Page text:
Irene (DePratter 2009; Kelly 1938). Irene is the coastal manifestation of the Lamar series. Although many researchers have spent considerable time considering the ware, opinions vary about where the lines between types and phases should be drawn. Considering the wide area in which Irene/Lamar-oid wares are found and the possibility of differential adaptation local sequences should probably be developed. On the south coast Chester DePratter (2009) has an Irene I, which dates from 1300-1450, followed by Irene II, in which the incised variant is added. This dates from 1450-1575. Chad Braley (1990), on the other hand, has three phases, Irene I, 1300-1350; Irene II or Pipemaker's Creek, 1350-1450; and Irene III, or Pine Harbor, 1450-1575. His Irene II is “characterized by bold incised motifs” (DePratter 2009: 21). The Georgia pottery web site says “This is essentially the same as Lamar Bold Incised ...[which]... is an Early Lamar type 1300-1400AD”. So there is a 150 year discrepancy. But these are estimated dates, not empirical dates. At St. Catherines calibrated carbon dates on shell range from 1090AD to 1700AD, with outlyers at 1810 and 1950. Thomas, however, accepts DePratter's estimate of 1580 as a terminal date for Irene on St. Catherines over his empirical dates (Thomas 2009: 62). If intensive attribute analysis like that conducted on Cherokee sites by Marcoux (2008) and Rodning (2008) were to be conducted it would probably be possible to bring order from this chaos, but as it stands now most analysis is referential rather than data based. Refer to Lamar for further discussion of surface treatments and other characteristics.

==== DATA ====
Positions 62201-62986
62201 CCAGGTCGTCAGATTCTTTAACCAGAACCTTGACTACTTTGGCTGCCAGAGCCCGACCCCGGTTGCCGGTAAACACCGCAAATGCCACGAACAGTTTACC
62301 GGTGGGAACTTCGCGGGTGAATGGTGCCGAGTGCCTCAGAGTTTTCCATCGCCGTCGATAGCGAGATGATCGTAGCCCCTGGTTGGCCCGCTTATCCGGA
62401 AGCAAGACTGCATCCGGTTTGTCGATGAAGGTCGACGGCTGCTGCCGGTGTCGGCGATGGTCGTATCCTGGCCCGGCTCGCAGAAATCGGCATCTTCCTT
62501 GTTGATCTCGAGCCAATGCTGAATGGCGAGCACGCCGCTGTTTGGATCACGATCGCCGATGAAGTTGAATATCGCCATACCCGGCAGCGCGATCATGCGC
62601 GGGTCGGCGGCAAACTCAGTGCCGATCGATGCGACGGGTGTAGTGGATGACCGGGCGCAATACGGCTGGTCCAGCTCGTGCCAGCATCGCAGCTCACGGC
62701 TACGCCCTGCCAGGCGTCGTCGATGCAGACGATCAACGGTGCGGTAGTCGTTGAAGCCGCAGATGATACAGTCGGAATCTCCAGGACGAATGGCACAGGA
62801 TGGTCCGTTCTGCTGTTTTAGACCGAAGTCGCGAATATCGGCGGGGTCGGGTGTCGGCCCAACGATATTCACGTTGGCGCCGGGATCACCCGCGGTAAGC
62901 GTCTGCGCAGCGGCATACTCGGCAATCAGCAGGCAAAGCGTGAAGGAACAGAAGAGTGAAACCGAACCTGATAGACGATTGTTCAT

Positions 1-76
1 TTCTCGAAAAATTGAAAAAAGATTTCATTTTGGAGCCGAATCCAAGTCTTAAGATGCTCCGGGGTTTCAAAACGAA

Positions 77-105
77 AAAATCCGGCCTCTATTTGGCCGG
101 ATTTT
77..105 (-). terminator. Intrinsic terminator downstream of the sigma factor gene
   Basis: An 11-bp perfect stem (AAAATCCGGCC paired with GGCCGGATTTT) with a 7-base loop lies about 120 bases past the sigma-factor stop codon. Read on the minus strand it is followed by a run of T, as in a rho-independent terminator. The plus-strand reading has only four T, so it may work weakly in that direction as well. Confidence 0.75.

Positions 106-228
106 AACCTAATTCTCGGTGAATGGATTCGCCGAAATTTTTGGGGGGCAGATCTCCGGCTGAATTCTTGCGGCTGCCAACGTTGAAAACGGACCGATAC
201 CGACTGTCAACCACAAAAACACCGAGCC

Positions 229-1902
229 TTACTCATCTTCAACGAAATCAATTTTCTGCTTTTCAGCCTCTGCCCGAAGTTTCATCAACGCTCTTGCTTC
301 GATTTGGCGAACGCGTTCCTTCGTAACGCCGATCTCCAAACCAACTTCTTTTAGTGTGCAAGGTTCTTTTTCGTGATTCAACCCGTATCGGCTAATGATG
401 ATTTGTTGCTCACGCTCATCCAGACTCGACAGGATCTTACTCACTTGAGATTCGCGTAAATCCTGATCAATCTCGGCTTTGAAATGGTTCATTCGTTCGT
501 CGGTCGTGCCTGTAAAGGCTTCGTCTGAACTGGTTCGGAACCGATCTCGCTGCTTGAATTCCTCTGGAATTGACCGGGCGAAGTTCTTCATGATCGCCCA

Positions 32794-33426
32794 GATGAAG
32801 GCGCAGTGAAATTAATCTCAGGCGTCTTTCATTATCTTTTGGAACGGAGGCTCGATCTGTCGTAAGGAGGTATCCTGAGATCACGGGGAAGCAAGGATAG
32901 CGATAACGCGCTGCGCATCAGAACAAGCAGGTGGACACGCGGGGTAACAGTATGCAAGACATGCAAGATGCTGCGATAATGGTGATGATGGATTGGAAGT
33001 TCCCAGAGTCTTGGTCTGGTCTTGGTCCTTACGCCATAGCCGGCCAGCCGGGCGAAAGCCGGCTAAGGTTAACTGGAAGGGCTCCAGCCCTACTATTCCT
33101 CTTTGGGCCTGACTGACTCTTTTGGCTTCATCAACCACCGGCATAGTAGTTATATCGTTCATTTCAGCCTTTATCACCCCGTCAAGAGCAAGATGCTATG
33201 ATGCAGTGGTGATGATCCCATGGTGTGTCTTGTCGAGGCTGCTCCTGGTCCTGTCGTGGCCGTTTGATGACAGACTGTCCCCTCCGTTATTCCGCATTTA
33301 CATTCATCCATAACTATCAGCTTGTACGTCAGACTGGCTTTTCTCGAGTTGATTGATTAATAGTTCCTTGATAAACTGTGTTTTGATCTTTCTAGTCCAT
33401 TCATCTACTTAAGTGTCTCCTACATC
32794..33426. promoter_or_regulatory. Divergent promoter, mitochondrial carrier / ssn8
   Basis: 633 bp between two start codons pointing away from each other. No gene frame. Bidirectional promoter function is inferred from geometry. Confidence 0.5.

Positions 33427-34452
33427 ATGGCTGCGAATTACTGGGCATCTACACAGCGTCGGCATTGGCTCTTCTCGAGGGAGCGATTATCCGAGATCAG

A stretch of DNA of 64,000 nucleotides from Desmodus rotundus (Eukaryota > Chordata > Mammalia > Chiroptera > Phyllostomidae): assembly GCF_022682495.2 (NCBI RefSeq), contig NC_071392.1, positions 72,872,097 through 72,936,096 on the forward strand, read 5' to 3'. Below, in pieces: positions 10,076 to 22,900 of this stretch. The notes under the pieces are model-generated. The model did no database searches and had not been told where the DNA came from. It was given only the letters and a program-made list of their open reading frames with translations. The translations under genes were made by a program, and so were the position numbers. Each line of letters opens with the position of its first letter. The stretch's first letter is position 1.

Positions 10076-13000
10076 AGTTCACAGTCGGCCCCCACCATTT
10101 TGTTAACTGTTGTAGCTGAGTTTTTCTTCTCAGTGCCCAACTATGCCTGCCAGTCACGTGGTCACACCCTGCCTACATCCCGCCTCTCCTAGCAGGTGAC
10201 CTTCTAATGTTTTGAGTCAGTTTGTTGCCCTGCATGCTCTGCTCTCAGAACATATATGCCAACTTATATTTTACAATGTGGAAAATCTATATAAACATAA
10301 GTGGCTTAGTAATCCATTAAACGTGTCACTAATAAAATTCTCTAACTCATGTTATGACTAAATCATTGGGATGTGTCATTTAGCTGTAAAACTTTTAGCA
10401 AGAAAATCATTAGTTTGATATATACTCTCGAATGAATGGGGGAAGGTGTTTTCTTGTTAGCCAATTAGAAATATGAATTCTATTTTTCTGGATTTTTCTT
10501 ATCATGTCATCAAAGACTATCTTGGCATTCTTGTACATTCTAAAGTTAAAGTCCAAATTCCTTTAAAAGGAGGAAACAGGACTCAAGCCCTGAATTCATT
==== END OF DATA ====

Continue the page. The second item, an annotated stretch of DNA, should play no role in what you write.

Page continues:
Jeremy (Trinkley 1981) This is a type name that a local collector used to refer to complicated stamped wares found in the McClellanville area. Trinkley thought it was later than Pee Dee, and had a finer paste “which contains more clay” (pg 4). Less of the sandy "sugary paste" that characterized Pee Dee, in other words. He identifies four main motifs: filfot cross, concentric circles, arc angle and nested squares. He notes that appliques are not present. Pee Dee decorations, in contrast, have narrower grooves, more filfot crosses, appliques, more overstamping and more diverse vessel forms. This is not a type name that is used very often. It is probably the local equivalent of South's Ashley series and can be thought of, broadly, as a representative of his York ware group.